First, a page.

Let me begin by saying that writing a novel is a terrific achievement, and one that I have yet to make. My hat is off to anyone who can complete a novel.
That said, here is my honest opinion of Melissa Foster’s Chasing Amanda, a paranormal-mystery story which I finished reading yesterday afternoon.
Characters: Melissa’s characters are well-developed, multi-dimensional people, beginning with her protagonist Molly Tanner. Melissa brings them to life by describing what they look like, and gifting them with convincing dialogue and action.
Even minor characters, like Harley Mott, an elderly good-old-boy who hangs out with his two buddies in front of the local country store, get some description — “A burly farmer with slicked-backed graying hair, he had an imposing presence…”
It’s not a ton of description, because Harley isn’t a main character. But it gives our imaginations something to envision. It adds texture and believability to the story’s background.
Plot: Our protagonist, Molly, an attractive, 38-year-old, auburn-haired Mom who stays fit through running, has taken it on herself to help find a missing local 7-year-old girl, Tracey Porter. Molly isn’t a detective or a relation — she’s driven by guilt from a missed opportunity to stop another child abduction, years before, in another city.
An undependable paranormal ability, “The Knowing,” which appears to be something like psychometry, keeps Molly focused on her quest, even at the expense of her relationship with her skeptical, handsome husband, physician Cole Tanner.
Settings: The story takes place mostly in Boyds, a real-life small town in rural Southeastern Maryland, not too far from the Virgina state line, and just North of Germantown, Md. A network of scary underground railroad tunnels and a spooky old Victorian house add some dark flavor to the autumnal setting.
What I thought could’ve been done better: A little more description of Boyds would have helped anchor the story further in reality. I enjoyed the brief description of the Blue Fox bar and grill, a real location in nearby Winchester, Va., where Molly has a secret meeting with another character.
Ian Fleming’s James Bond novels, of course, are one of the top examples of how incorporating real places can enhance a story. When done well, the location can become as much of a character as any of the protagonists. Melissa certainly described the parts of her locale immediately important to the plot – the Blue Fox for instance.
As a reader in Lawrence, Kan., however, I would have loved Melissa’s overall perspective on and description of this little rural town. I think this was a missed opportunity.
My other point may be more of a reflection on me as a reader, than on Melissa’s writing, but I’ll mention it anyway. The “Amanda” of the title refers to the abducted child in Molly’s past. Molly actually saw the abduction in progress, but didn’t recognize it for what it was. Only days later when the story hit the media did she put two and two together.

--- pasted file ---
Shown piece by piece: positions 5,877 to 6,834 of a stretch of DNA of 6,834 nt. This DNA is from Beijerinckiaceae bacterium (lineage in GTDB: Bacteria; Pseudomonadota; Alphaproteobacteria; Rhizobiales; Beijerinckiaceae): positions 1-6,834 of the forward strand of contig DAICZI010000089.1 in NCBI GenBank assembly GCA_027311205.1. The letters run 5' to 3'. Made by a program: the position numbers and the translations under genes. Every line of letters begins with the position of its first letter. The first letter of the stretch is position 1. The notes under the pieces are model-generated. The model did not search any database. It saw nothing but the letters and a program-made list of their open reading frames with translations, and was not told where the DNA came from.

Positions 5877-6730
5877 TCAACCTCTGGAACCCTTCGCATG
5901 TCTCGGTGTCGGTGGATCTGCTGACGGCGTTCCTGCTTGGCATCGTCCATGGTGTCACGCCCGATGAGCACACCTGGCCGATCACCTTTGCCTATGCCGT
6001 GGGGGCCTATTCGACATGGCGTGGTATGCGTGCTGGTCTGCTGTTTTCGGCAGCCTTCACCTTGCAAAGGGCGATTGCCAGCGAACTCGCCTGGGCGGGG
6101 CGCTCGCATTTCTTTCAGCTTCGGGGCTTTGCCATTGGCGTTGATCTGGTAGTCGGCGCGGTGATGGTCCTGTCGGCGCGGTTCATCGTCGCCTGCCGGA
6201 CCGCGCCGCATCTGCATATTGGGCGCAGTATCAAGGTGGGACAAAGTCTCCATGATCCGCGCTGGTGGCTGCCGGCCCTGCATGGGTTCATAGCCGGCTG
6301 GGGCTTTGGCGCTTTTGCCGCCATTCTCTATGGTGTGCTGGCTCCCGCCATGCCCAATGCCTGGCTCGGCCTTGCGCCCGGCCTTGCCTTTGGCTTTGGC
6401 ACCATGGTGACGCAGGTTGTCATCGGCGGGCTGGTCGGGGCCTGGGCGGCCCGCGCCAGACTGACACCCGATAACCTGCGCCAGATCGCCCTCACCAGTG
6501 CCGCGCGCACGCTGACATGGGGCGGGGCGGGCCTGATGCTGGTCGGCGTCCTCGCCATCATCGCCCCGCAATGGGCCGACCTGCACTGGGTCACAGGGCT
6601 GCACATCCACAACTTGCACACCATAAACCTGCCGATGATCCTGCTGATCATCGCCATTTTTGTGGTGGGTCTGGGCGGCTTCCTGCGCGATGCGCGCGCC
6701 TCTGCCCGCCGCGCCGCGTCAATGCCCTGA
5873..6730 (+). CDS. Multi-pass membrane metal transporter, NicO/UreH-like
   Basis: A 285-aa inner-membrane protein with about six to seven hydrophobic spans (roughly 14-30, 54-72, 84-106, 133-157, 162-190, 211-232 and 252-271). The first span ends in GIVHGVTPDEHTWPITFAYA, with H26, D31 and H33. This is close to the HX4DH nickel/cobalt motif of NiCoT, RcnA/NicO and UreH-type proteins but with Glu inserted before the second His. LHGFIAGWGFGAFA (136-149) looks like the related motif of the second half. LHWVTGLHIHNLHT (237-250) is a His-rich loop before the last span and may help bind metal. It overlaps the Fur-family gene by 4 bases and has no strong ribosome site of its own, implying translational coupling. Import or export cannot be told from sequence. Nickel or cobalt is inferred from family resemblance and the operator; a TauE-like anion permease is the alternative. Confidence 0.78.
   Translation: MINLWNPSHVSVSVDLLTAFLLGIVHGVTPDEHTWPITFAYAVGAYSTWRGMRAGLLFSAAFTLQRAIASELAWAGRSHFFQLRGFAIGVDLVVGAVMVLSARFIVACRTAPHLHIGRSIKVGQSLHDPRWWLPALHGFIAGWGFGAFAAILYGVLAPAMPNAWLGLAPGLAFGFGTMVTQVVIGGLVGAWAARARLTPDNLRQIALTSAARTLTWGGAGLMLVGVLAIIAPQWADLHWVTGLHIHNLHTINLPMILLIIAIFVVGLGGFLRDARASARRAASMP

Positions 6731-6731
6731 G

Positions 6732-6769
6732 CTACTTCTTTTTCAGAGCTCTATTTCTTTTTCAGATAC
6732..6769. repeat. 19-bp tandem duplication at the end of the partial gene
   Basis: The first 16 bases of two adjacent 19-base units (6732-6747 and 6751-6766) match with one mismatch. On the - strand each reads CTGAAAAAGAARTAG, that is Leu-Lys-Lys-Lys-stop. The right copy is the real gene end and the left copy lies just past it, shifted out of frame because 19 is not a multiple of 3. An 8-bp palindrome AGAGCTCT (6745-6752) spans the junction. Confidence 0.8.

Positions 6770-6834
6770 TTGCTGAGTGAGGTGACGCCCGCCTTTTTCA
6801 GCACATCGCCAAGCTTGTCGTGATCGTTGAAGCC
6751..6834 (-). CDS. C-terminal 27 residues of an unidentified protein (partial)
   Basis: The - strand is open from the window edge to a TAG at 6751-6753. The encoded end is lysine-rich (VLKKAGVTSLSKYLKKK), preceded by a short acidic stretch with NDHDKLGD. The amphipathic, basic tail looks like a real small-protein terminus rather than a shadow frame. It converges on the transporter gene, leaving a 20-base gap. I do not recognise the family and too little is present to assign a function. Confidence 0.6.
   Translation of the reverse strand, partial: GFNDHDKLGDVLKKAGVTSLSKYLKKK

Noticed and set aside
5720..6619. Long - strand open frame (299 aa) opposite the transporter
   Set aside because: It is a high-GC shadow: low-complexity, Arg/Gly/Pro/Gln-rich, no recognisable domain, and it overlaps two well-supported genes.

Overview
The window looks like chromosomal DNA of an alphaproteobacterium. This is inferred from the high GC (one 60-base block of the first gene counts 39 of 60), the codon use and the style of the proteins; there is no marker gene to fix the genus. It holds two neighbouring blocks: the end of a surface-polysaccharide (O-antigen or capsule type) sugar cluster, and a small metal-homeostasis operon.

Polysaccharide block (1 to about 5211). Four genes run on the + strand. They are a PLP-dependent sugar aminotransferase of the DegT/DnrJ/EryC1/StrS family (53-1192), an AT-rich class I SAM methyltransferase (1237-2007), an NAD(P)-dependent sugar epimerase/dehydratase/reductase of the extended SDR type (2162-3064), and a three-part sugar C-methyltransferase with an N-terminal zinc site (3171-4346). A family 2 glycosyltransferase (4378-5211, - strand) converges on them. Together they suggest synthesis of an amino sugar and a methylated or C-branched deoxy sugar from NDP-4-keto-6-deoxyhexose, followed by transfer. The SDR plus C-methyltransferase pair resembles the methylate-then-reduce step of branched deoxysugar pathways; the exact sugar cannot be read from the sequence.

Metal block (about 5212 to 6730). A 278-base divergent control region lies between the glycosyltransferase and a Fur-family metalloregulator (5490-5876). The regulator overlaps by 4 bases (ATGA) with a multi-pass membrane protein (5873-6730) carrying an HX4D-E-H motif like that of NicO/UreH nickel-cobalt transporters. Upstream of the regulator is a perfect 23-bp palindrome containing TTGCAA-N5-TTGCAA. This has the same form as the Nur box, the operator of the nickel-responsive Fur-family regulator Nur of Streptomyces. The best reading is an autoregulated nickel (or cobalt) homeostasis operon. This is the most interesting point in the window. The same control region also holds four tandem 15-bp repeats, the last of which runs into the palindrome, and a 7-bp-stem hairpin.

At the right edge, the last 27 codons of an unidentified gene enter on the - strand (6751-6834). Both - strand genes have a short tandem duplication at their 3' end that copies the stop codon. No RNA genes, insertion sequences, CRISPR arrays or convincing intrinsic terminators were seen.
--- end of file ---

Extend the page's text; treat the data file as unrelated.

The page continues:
Molly is understandably horribly traumatized by this. She and her family move to Boyds to try and make a fresh start. All good and credible — where I ran into a small problem was in the story’s beginning:
“It had been eight years since Amanda’s death, eight years since she’d escaped the painful memories of Philadelphia, and moved to the quiet community of Boyds, Maryland.”
And a few pages later:
“Cole had stepped into the roles of both mother and father while Molly struggled to come to grips with the trauma that had befallen Amanda.”
The intensity of feeling Molly has for the disappeared and presumably dead Amanda was — to me, anyway — consistent with that of a mother for her lost daughter. I thought at first, and really for a good chunk of the book, that Amanda was Molly’s daughter, though this was not the case.
Maybe a line early on — “Though not her daughter, Molly felt the pain of her loss keenly, nonetheless…” would help clarify things for readers like myself who are too ready to jump to unwarranted conclusions.
Like I say, though, this is probably more of a reflection on me as a reader than on the story.
What I thought was good: Got all day? Almost from the first line, I realized I was in the hands of a skilled, professional writer. The mechanics are near-flawless. Active voice, vivid verbs, sentences of varied lengths all permit us to stay under the story’s spell.
I already mentioned the good job Melissa did with her characters. What I didn’t say was that Melissa seems to find something worthwhile or sympathetic in nearly all of them, good and bad. I’ve said it before: compassion is one mark of a great writer.
Plot was well-structured and well fleshed-out with details of people, place and things. While Melissa didn’t go as far with setting as I thought she might, what she did provide was more than enough to carry the tale.
Melissa employs well the skillful misdirection of professional mystery writers, while providing all the clues you need. I will say that I had a strong, and as it turns out correct, suspicion of who abducted Tracey — but not till I was 75 percent or so through the book.
“The Knowing” — the near-debilitating flashes of psychic insight which hit Molly at inopportune times throughout the story — is a truly spooky device. Might make a good title for a sequel.
Melissa’s action-packed ending is highly satisfying. She wraps up all the loose ends very neatly (maybe too neatly) in an epilogue at the book’s end.
Overall: So who writes a perfect story? I’d say Melissa is well on the way with “Chasing Amanda.” I can heartily recommend it as a compelling, character-driven mystery with a paranormal edge. She gives you all the clues, and makes you (well me, anyway) feel throughout that the solution is tantalizingly close — while keeping it just out of reach. Good job Melissa!
The Ophelia Trap by Kate Burns
Killer Instinct by Zoe Sharp
Happy literary trails!